Well, election day has just wrapped up and the nation's leadership for the next few years has been chosen. Now, whether or not the Diebold machines got it right remains to be seen. But it brings me to a point, or set of points about elections, which I'll open with the following statement:
I didn't vote today.
Now, there are several reasons I didn't vote, including not having registered as a Pennsylvania citizen yet (still switching things from Ohio slowly). However, even if I was registered, I'm not certain I would have voted today. The primary reason is simple: there's nobody worth voting for.
I've heard it rumored that one people voted for the person who was most qualified/suited for the position or the person who they thought represented them best. I'm not sure how long ago that was, but in my lifetime the goal has usually been to elect the person who is least corrupt.
Some of this comes from the awful smear campaigns that have become standard fare for an election year. Some of this comes from the great ways that some politicians conduct themselves. Add to that the poor job that most politicians do (especially thanks to Lobbyist influences) and the minimal accountability that they have, and it's no wonder that politics has become so synonymous with corruption.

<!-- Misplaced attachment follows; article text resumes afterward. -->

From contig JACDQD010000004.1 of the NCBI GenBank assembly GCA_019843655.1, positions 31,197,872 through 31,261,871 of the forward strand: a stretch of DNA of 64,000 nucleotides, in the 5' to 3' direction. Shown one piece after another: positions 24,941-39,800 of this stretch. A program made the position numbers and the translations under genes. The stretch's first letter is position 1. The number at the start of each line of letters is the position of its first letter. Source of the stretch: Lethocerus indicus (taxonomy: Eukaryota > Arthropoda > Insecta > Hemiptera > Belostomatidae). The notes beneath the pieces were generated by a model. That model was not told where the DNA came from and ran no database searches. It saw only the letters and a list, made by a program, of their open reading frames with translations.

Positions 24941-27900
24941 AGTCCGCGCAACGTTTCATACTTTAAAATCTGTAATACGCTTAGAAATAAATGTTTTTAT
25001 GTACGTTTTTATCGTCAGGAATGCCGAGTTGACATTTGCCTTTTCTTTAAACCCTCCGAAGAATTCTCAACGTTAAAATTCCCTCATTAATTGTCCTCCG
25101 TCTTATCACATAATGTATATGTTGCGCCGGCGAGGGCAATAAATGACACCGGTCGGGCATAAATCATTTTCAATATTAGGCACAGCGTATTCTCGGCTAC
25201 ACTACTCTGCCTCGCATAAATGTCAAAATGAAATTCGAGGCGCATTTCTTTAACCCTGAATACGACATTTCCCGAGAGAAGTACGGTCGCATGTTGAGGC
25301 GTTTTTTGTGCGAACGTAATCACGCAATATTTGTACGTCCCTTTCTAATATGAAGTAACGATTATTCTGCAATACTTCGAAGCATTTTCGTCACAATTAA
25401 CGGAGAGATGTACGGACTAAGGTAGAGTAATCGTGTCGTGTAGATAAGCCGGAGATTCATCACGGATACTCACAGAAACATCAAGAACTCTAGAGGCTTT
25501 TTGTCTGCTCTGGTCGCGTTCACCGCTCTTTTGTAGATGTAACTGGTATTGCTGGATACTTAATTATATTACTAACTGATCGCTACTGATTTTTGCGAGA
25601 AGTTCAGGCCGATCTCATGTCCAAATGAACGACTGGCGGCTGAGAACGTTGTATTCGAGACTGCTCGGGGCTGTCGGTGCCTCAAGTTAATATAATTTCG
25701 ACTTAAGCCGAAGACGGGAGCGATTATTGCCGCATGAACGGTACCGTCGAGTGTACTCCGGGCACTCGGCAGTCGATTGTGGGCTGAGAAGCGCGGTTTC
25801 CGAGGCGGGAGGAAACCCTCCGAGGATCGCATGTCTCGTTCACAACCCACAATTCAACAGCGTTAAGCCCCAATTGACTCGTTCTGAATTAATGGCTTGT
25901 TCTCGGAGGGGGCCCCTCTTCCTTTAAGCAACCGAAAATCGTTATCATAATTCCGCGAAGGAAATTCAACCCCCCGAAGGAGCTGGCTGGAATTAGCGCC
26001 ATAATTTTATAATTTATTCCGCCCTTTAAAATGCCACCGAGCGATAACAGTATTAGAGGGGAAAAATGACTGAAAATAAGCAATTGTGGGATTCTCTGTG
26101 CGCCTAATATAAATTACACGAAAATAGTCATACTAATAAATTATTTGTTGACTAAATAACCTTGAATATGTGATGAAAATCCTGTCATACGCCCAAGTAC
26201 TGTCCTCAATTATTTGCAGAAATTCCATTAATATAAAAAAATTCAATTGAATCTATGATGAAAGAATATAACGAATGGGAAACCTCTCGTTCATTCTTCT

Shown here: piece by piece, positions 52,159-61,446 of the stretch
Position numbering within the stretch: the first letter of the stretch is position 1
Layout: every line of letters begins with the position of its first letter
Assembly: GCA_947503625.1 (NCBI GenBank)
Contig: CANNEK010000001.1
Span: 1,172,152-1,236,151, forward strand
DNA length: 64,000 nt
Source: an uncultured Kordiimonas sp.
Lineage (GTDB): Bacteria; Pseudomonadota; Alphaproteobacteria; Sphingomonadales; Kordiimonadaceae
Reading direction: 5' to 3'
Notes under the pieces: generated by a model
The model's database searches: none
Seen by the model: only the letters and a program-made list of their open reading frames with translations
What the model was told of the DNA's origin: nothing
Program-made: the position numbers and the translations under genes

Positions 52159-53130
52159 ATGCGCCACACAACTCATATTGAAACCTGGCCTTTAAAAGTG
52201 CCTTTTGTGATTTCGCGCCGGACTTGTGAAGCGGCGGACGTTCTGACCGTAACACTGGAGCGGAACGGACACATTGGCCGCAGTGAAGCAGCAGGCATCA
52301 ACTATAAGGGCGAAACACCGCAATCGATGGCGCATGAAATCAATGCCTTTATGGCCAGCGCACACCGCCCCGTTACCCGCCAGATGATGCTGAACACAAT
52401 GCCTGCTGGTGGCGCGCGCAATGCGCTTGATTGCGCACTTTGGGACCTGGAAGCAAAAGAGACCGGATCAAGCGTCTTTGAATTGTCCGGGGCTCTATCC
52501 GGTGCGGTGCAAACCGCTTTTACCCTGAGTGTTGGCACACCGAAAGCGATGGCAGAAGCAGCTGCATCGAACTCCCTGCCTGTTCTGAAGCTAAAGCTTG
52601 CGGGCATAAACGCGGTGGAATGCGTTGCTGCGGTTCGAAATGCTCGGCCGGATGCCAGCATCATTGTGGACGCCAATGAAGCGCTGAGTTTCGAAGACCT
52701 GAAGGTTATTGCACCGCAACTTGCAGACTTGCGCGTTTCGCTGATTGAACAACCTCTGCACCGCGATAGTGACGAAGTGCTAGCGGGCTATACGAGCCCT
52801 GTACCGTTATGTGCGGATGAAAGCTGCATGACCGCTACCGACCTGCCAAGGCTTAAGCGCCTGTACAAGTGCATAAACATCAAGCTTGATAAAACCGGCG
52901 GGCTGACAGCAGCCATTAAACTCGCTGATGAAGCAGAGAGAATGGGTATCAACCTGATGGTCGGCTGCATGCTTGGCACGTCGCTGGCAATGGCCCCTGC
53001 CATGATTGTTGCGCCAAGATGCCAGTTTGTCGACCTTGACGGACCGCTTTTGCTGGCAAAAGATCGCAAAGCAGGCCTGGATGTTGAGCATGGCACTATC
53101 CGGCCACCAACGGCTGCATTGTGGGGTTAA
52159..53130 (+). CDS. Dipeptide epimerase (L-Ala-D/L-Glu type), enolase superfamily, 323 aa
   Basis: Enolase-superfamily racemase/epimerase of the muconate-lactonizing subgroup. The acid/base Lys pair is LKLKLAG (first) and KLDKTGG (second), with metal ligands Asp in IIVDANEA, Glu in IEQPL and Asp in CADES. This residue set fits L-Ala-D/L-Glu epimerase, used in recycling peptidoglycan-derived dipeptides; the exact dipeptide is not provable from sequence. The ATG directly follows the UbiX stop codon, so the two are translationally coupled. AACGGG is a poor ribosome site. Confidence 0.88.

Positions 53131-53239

Then there's the growing frustrations with the current two-party system. While the two parties definitely have their lines drawn, people are beginning to see that the two behave amazingly similar in most cases. A lot of news is made when the House or Senate has a "power shift", but the average person typically sees few changes. It's amazingly frustrating to just watch the system perpetuate as is.
So, basically I've been told that by not voting, I'm not making my voice heard. Well, to me that's the point. I'm not willing to support a candidate that is not worthy of their elected office. In my opinion, it's time to reform the system, and it's not going to be done by playing within the system.